As businesses plan for the return of workers, they should understand the regulatory landscape and create a proactive plan. If unprepared, employers risk exposure to workers comp., negligence, unfair labor, privacy, and discrimination claims (1). Where COVID-19 legal obligations end, moral obligations can help direct policies that keep employees safe and avert contentious situations.

What guidelines oversee an employer’s responsibility for protection of returning workers?

  • Although OSHA has not created new requirements specific to COVID-19, its current guidelines should drive employers’ plans for employee safety. OSHA has created Guidance on Preparing Workplaces For COVID-19 which reinforces 4 levels of employee risk and the precautions for each.AiRISTA 2
  • OSHA requires development of a response plan which should include awareness training, procedures for issuing PPE (if appropriate), surveillance & reporting protocols, maintain documentation and records, and use the OSHA 300 log to record illnesses that are work related. (2)
  • Where threat of infection is a possibility, employers are required to provide PPE. Employees cannot demand specific PPE or PPE that is not appropriate to the threat.
  • Employees that “don’t feel safe” have little basis to demand further protection if the employer is compliant with federal and state safety requirements. (3)
  • In the event of an immediate threat, OSHA maintains that an employee can not be forced to return to the workplace. In addition, the National Labor Relations Act (NLRA) protects concerted activities by employers to refuse to work in unsafe working conditions. (3)
  • Employees that develop the virus as a result of work exposure are entitled to disability benefits. Employers should review their workers compensation coverage benefits and any limits on occupational disease. Employees that develop COVID-19 from non-work related sources might be entitled to disability benefits if offered by the employer. (4)
  • Employers with more than 50 employees are required to provide up to 12 weeks of unpaid leave for qualified employees who have a “serious health condition”. (4)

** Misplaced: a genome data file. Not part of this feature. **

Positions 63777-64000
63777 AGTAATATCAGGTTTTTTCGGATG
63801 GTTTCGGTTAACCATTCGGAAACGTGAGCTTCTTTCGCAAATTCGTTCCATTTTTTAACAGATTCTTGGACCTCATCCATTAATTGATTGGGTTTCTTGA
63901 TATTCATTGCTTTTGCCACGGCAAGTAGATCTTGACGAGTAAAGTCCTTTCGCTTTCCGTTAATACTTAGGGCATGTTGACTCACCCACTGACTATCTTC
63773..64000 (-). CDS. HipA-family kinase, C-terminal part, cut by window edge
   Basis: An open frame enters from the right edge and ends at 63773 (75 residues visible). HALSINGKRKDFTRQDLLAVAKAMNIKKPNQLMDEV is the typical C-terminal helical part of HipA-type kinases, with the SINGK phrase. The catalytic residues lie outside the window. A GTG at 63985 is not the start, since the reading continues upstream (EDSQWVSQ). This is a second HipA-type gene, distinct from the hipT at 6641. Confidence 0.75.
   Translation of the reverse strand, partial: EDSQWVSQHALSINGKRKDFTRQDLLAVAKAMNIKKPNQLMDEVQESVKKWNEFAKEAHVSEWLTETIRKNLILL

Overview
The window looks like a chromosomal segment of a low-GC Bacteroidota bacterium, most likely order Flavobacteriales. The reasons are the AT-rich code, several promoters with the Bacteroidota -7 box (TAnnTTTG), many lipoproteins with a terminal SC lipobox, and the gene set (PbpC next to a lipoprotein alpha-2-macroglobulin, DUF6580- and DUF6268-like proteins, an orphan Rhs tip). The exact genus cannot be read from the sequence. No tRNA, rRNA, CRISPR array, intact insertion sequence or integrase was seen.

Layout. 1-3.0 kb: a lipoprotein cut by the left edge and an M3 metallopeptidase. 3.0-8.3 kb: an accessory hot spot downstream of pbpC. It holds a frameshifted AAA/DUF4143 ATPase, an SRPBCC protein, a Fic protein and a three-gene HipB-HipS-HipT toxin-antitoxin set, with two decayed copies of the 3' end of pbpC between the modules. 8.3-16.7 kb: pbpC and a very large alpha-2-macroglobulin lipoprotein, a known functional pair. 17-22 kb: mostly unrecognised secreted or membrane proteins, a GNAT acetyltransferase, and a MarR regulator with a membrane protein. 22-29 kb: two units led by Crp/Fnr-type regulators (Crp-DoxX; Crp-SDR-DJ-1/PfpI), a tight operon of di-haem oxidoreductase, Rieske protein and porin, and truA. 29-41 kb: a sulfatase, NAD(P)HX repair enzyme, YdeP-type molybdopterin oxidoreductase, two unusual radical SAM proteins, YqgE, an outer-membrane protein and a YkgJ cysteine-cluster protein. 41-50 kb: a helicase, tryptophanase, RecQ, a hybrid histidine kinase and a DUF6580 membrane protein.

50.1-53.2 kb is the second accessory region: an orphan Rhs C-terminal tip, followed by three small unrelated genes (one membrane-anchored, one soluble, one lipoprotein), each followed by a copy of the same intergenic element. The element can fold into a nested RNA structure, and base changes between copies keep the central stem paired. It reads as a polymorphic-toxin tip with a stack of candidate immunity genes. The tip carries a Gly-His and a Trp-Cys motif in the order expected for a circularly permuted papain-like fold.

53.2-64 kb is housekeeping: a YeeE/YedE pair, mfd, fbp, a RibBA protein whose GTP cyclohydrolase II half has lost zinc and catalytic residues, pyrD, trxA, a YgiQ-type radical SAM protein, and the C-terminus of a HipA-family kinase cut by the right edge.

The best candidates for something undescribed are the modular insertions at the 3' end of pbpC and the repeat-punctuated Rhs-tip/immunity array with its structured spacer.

Steps to provide a safe work environment

  1. Implement rules for social distancing. The CDC recommends 6 feet of separation (2 arm’s lengths), not to gather in groups, and to avoid crowded places.
  2. Wireless devices like those available from AiRISTA automatically alert users when the 6’ boundary is broken. The solution should report not only contacts but the duration of the contact and provide location information if deep cleaning is subsequently needed. Prepare a list of requirements as you evaluate vendors’ solutions.
  3. Implement flexible work hours or staggered shifts.
  4. Increase the physical space between employees with new workspace layouts and tape on the floor.
  5. Limit access to common areas.
  6. Prohibit handshakes.
  7. Create space between employees and customers including physical barriers like Plexiglas.
  8. Provide hand hygiene dispensers and encourage their use in regular employee communications. Hand hygiene monitoring systems like those offered by AiRISTA report levels of compliance where such reports are required like hospitals.
  9. Clean work surfaces in high-touch areas with approved disinfectants.
  10. Educate employees on protective measures they can take in the workplace and at home.
  11. Document these safety steps and communicate with employees on a regular basis.

A cornerstone to a well-documented COVID-19 preparedness plan is a living plan with frequent updates based on authoritative sources. Coordinate with state and local health authorities for the latest recommendations for your location. The regulatory landscape will continue to evolve and many areas will remain vague. Ultimately, it is the duty of the employer to provide a safe work environment. Dr. Megan Healy, Chief Workforce Development Adviser to the Governor of Virginia advises, “We’re really telling employers to do the right thing. You need to look out for the safety and health of your workers. There’s a liability to you knowing that there’s potential hazards in your workplace and you don’t do anything about it.”



U.S. Department of Health & Human Services –


The World Health Organization –

CDC Emergency Response Hotline for health employers – (770) 488-7100

(1)  Harvard Business Review, “What are a Company’s Legal Obligations Around Coronavirus?”, May 4 2020

(2)  “COVID-19 and the Workplace: Employer Obligations”, Torys LLP, March 13 2020

(3)  Kiplinger, “COVID-19 at Work: Your Legal Rights and Responsibilities”, Dennis Beaver, April 29 2020

(4)  “Coronavirus: Employer’s Liability Issues”, Seyfarth Shaw, LLP, Jan 29 2020

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